These considerations can be very important. If you use baseboard electric heat during the heating season and the heat-pump water heater is in your heated space, you’re “robbing from Peter to pay Paul,” and your overall energy use (heat plus hot water) may be noticably affected. If the heat pump is in the basement and there’s a lot of waste heat from an inefficient furnace, the impact on your heating costs may be insignificant. If you’re in a southern climate and use air conditioning much of the year, the heat-pump water heater can remove a significant amount of ambient heat, reducing your cooling energy use.
Both stand-alone and add-on heat-pump water heaters are available. The former look much like conventional storage-type water heaters (though are usually taller, with the heat-pump on top), while the latter are boxes that sit next to or on top of conventional water heaters, with insulated pipe connections between the two and a pump to circulate water.
Unfortunately, heat-pump water heaters are expensive, and most products on the market are relatively new, without a long track record of performance. Early heat-pump water heaters, 10 or 20 years ago, often had reliability problems. Because they use fans to draw in air from the room, they can be noisy—typically louder than a refrigerator. Ask about noise when selecting a heat-pump water heater (noise ratings range from about 55 to 65 dB), and think about an out-of-the-way spot to install it.
Natural gas and propane water heaters are very similar, varying only in the burner orifices, gas valves, and pilot lights. Both offer the potential for very high burner efficiencies. EFs are dependent on standby losses, which are higher compared to electric water heaters because of the uninsulated flue extending up the center of the tank. Most gas-fired water heaters have pilot lights, which reduce the EF somewhat; the highest-efficiency models have electronic burner ignition. Compared with electric water heaters, the EF ratings of gas-fired water heaters are lower: As with electric storage water heaters, the minimum EF is based on tank volume: about 0.52 for an 80-gallon model and about 0.59 for a 40-gallon model. However, natural gas prices are a lot lower than electricity prices (per unit of energy), so gas-fired water heaters usually cost less to operate than electric models. (Propane prices are typically a lot higher and vary significantly from place to place.)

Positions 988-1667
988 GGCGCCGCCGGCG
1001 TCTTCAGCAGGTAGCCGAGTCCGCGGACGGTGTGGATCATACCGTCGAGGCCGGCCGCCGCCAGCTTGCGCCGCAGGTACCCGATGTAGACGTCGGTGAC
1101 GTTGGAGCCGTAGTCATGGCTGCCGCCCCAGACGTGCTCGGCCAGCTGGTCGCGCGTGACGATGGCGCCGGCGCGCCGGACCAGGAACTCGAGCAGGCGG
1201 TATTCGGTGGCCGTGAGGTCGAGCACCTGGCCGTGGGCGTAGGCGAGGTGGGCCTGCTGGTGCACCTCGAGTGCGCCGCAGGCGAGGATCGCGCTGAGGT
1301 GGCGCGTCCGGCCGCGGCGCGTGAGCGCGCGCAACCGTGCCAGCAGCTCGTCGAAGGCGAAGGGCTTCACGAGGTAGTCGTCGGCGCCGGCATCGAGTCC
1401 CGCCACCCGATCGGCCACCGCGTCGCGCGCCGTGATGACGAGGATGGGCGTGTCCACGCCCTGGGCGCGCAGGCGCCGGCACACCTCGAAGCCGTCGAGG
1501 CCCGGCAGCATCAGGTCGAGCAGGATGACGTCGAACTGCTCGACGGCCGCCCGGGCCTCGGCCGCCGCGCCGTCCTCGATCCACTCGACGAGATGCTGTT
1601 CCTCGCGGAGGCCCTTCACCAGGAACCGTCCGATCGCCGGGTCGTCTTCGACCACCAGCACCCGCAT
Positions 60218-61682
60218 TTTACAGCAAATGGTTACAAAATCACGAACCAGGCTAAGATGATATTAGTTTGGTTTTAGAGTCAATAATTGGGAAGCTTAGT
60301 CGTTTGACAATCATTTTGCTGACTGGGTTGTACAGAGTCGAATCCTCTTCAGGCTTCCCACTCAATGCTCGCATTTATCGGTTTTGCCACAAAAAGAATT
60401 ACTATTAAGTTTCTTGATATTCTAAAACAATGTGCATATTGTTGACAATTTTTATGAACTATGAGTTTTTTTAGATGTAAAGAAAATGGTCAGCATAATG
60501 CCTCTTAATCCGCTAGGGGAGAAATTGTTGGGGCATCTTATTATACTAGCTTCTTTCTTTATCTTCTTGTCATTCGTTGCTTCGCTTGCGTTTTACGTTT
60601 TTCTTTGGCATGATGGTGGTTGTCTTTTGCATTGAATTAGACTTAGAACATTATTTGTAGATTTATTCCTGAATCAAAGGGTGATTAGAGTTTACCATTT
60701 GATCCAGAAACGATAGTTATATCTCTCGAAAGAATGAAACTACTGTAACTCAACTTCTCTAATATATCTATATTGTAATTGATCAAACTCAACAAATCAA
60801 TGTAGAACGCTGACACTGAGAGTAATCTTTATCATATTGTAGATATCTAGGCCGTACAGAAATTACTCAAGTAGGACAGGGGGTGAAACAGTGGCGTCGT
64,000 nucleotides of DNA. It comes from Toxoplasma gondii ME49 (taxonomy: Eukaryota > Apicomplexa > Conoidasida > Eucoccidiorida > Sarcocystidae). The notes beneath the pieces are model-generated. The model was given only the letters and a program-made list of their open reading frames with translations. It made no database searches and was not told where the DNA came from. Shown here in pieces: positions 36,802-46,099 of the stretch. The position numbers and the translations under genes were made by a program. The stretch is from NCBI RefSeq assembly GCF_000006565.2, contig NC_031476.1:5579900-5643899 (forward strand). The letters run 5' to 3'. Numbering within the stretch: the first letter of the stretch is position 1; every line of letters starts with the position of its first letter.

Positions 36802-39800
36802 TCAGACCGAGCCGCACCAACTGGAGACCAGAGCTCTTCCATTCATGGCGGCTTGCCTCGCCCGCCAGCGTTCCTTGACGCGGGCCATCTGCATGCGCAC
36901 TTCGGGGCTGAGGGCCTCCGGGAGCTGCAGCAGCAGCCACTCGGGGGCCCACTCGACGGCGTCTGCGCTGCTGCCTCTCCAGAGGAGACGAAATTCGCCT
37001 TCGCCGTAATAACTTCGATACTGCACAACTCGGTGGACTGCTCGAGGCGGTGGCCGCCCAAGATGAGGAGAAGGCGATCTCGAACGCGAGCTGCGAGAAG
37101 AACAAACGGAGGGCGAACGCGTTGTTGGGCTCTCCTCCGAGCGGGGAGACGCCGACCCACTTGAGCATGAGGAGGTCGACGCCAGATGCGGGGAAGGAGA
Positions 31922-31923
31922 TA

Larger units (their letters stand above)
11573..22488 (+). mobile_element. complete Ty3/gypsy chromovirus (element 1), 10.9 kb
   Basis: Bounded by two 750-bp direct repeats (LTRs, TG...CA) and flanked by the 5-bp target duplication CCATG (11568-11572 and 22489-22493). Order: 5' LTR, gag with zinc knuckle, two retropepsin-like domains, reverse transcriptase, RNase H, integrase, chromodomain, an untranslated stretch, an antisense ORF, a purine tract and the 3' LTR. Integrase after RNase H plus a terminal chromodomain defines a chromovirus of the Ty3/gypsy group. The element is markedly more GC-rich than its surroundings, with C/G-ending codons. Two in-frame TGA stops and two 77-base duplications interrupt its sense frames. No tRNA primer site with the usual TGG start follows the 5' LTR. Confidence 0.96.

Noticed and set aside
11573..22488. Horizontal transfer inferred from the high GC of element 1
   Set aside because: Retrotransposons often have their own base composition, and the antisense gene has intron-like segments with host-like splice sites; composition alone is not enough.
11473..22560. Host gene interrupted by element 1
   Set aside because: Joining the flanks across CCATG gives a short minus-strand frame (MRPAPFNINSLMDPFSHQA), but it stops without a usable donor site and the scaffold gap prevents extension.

The highest-efficiency gas water heaters use condensing technology. The heat exchangers in condensing water heaters extract so much heat that the water vapor in the flue gas cools and condenses. This condensation has an energy benefit (capturing that latent heat of vaporization of the water vapor), but it also means that condensing water heaters should not be vented into a masonry or metal chimney due to corrosion concerns. They are typically vented through a sidewall, with a drain for the condensate. Gas-fired condensing, storage-type water heaters have EFs as high as 0.86.
Oil-fired stand-alone water heaters are far less common than gas-fired, have lower efficiency, and tend to be more expensive. With so many better options available, these units do not make much economic sense.
The alternative to a storage water heater is to heat the water as it is used. That’s the principle of a tankless water heater (aka instantaneous or demand). They can be located at the point of use (a bathroom or kitchen) or centrally, with distribution handled as with storage water heaters. Tankless water heaters can be gas or electric, though central tankless water heaters are usually gas-fired. Because hot water is not stored, the heating capacity must be great enough to meet all of the hot water demand.